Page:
Tuesday, April 04, 2006
Eschatological Significance of the Sacraments
I am currently working on a doctoral dissertation project which will look at the way the New Testament describes the realization of Jewish eschatological hopes through sacraments and liturgy. One key book in this area is David Aune's, The Cultic Setting of Realized Eschatology in Early Christianity (Leiden: Brill, 1972). Here's an excerpt (regrettably, without his many footnotes):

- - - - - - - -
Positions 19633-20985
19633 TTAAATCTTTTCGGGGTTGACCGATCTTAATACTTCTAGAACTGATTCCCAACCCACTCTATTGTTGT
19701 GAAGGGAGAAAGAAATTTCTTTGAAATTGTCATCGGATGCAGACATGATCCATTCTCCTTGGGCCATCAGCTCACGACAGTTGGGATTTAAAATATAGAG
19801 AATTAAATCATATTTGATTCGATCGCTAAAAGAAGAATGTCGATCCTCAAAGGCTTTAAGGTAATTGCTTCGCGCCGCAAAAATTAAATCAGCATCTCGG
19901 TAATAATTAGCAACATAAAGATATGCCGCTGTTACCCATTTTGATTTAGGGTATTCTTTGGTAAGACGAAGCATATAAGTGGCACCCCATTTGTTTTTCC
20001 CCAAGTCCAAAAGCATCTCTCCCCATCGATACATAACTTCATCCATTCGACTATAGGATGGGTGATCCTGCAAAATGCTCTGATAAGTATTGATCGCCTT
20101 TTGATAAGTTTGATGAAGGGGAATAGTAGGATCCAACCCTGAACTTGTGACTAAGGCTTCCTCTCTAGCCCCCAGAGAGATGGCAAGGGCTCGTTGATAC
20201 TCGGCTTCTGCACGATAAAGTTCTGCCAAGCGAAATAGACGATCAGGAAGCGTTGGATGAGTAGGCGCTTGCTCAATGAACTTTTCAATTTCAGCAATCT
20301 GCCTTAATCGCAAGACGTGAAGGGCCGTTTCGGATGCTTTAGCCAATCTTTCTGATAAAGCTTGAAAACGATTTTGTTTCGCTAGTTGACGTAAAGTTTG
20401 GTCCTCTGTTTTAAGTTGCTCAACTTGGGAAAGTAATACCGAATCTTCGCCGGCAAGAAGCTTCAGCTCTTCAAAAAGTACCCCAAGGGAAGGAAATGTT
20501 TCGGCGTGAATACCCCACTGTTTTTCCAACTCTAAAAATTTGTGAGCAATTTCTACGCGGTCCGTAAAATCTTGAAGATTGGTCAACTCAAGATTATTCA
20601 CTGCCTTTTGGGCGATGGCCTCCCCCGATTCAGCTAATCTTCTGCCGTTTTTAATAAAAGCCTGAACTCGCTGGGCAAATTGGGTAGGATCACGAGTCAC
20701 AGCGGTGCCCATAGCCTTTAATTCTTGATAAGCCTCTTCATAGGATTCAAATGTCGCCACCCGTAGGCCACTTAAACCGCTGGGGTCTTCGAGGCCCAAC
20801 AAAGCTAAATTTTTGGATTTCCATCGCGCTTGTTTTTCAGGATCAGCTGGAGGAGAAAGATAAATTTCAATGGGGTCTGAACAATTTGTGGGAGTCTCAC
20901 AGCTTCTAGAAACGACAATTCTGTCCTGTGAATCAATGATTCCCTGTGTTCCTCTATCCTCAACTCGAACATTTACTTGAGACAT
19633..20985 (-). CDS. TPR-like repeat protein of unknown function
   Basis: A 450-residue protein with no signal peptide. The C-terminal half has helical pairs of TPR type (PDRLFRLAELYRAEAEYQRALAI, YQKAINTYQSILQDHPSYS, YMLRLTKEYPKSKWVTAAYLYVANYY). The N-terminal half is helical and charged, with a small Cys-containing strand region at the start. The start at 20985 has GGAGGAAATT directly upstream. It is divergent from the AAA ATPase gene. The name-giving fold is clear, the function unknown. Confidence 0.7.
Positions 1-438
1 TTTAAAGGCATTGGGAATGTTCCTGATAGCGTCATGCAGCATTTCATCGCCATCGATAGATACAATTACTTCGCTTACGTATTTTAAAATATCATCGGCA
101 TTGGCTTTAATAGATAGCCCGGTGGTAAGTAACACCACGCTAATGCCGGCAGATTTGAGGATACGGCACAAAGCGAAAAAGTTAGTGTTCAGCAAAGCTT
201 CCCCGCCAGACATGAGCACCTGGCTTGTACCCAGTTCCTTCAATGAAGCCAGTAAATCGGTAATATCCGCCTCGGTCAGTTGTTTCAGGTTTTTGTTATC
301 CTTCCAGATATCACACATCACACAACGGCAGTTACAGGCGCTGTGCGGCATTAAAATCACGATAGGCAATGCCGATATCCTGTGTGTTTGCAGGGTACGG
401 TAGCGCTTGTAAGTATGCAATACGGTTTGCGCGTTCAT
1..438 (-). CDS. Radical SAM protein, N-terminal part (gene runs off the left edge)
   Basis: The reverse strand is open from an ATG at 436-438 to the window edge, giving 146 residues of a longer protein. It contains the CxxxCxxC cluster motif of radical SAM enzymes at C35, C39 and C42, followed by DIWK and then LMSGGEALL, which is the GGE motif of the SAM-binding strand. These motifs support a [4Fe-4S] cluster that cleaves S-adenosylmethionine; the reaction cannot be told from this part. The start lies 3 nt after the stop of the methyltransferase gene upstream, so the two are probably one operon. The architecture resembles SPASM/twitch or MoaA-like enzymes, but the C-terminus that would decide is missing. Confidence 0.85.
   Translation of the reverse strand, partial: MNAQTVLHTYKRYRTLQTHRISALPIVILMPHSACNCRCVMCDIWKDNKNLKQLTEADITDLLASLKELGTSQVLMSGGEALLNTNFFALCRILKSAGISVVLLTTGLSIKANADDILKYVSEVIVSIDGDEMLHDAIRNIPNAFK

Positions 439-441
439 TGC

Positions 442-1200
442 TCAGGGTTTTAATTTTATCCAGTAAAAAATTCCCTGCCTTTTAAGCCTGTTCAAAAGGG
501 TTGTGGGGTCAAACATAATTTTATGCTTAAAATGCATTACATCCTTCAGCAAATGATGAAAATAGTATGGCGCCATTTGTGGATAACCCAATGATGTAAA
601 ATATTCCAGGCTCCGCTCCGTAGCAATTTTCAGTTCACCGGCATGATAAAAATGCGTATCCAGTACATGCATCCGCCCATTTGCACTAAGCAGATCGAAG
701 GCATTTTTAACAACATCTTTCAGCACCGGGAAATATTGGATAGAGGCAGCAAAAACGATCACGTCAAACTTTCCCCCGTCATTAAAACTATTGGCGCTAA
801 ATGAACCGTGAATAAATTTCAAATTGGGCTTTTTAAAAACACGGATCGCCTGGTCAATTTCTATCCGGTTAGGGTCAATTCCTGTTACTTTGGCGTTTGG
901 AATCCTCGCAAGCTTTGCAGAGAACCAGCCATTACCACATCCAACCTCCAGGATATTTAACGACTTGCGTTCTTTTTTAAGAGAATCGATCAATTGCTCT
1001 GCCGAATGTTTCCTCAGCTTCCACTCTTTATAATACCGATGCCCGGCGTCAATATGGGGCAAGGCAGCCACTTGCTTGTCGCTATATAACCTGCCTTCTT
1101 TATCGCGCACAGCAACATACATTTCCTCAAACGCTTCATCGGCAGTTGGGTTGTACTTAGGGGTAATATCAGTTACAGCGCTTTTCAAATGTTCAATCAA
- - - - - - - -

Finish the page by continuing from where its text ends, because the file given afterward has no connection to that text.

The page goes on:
In early Christianity, the rite of Baptism was universally regarded as the indispensable means of incorporating the individual believer into the Christian community. Since the locus of the present experience of eschatological salvation was the Spirit-endowed community, Baptism rendered the individual participation in the salvific benefits of the age to come a present possibility. Baptism was therefore the ritual means of re-presenting the salvific events of the past, and anticipating the future consummation of salvation in the present experience of the believer. The celebration of the Lord's Supper formed the central act of the worshipping community, and was regarded not only as the affirmation of the reality of the historical events upon which the church was founded, but also as the anticipation of the eschatological completion of the history of salvation. The intimate connection between eschatology and the Eucharist is underscored by the early Christian use of the Aramaic forumla marana tha (Didache 10:6; 1 Cor. 16:22; Rev 22:20) in a Eucharistic setting. The Eucharistic liturgy contained in the Didache reveals that the cultic assembly for observance of the Lord's Supper was regarded as an anticipation of the final assembly of the church: "As this broken bread was scattered upon the mountains, but was brought together and became one, so let thy church be gathered together from the ends of the earth into thy kingdom" (Didache 9:4, cf. 10:5). Therefore the unity of those who participate in the Eucharist anticipates the final eschatological unity which will be fully and permanently realized at the Parousia.